FINNBASE
Reform of upper secondary education in Sweden: dual qualifications and work assignments
SE-01-C7
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Issue In the view of the sponsoring minister as expressed in the Government Bill (1990/91) ‘Growing with Knowledge’, the educational system must be organised to a greater extent in such a way that it can meet both the individual's and society's demand for lifelong learning. In this context the upper secondary school takes on a strategic role. It must be a school where every individual can obtain education based on varying preconditions and needs.
    In determining the goals for upper secondary schools, all young people must be provided with relevant education. Working life requires to a greater extent than in earlier times good basic knowledge both in general and in vocational subjects. Upper secondary training has to provide everyone with the opportunity of making a contribution to working life and of developing in their work. The branch structure as it has existed hitherto must be replaced by a more flexible system. In addition to the guidelines for the national branches that are drawn up centrally and made available to the municipalities, scope must also be created for branches to be drawn up at the local level.
    According to interviews with politicians and experts involved in the planning of the Swedish upper secondary reform the main drive for change comes from an emphasis upon the development of working life and better opportunities for individuals to enter higher education. However, the interviews also show that the former opinion is more fully articulated, that is, the idea of the reform is based on the policy of manpower planning rather than on the policy of stimulating individual demand for progression.  (S.M. ed. 14/09/99 - based on Arman et al. 1998)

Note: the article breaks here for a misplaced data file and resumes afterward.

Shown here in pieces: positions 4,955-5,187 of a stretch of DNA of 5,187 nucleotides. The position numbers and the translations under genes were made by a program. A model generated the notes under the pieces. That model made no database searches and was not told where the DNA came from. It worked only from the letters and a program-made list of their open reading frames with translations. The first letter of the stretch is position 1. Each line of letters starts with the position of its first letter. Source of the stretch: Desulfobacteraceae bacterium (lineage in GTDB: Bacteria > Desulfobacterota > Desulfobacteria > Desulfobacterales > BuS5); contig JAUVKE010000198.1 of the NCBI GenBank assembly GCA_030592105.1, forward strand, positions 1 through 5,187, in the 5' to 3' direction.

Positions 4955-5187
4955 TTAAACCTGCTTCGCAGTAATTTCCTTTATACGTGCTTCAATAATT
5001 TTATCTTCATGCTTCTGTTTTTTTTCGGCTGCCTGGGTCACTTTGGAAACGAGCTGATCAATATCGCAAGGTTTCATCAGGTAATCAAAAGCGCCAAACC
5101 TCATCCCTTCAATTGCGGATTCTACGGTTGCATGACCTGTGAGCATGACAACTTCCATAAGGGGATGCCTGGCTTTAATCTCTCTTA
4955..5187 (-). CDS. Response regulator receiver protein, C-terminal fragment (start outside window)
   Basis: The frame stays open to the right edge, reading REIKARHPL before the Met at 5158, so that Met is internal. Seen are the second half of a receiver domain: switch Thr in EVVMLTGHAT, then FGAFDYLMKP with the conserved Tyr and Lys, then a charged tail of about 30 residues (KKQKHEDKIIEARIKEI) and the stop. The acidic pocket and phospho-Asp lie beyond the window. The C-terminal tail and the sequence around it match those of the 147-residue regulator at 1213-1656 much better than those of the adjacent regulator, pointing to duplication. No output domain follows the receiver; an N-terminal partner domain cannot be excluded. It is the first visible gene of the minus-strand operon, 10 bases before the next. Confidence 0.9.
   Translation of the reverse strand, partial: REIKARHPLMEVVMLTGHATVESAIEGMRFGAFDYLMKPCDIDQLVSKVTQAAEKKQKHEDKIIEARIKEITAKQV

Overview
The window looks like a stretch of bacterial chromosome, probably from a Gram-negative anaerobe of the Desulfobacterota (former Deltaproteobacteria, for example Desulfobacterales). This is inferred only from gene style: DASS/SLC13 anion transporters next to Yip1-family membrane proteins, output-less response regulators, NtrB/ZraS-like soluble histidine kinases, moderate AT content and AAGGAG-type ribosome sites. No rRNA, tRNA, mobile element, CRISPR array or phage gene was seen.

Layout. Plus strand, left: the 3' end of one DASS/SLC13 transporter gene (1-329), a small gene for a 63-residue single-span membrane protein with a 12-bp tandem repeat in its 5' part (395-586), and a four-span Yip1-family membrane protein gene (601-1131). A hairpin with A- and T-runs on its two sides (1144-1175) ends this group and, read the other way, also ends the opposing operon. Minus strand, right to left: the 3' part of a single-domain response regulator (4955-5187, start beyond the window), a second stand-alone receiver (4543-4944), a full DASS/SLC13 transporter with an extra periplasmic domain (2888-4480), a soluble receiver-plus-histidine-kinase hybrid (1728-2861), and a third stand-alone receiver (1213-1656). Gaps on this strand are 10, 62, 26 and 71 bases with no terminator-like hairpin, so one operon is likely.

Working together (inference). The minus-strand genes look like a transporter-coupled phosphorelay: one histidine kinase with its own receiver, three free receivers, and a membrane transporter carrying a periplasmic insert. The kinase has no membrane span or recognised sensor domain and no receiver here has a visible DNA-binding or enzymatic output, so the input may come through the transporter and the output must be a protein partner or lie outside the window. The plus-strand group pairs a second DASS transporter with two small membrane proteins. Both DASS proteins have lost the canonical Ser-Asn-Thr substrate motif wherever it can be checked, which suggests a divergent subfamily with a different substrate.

The reform of post-comprehensive school education in Sweden has been guided by the aims of lifelong learning as seen from the perspective both of the individual and society. The ambitious goal has been to create a school where every individual receives education and training based on their own qualifications and needs,  ensuring that all citizens have a relevant both vocational and general basic education. The starting points and targets of the reform are highly topical and important. (A.M. 08/05/01)
Measure In the upper secondary school there are 16 nationally determined three-year programmes, comprising 2 programmes preparatory for further studies, in natural sciences and in social sciences, together with 14 vocationally orientated programmes. The programmes are further subdivided into branches. All vocational programmes are designed to give the basic qualification for eligibility for entry to higher education in order to create equal opportunities for students on different programmes.
    All programmes contain a core of subjects and activities: Swedish, English, civics, religion, mathematics, science, sports and health, arts, individual options and special projects as well as local additions to subjects and/or subject-related practice. It is explicitly stated in the curricula that conditions should be created for integration between core and vocational subjects. Accordingly, both teachers in the vocational subjects and teachers in the core subjects have to develop flexible systems with scope for collaboration. Every effort must be made to increase the co-operation between different educational organisers, types of education and between different municipalities and county councils, so as to improve the accessibility of education and to improve its quality. The co-ordination of available resources can occur, for example, through the creation of local knowledge centres.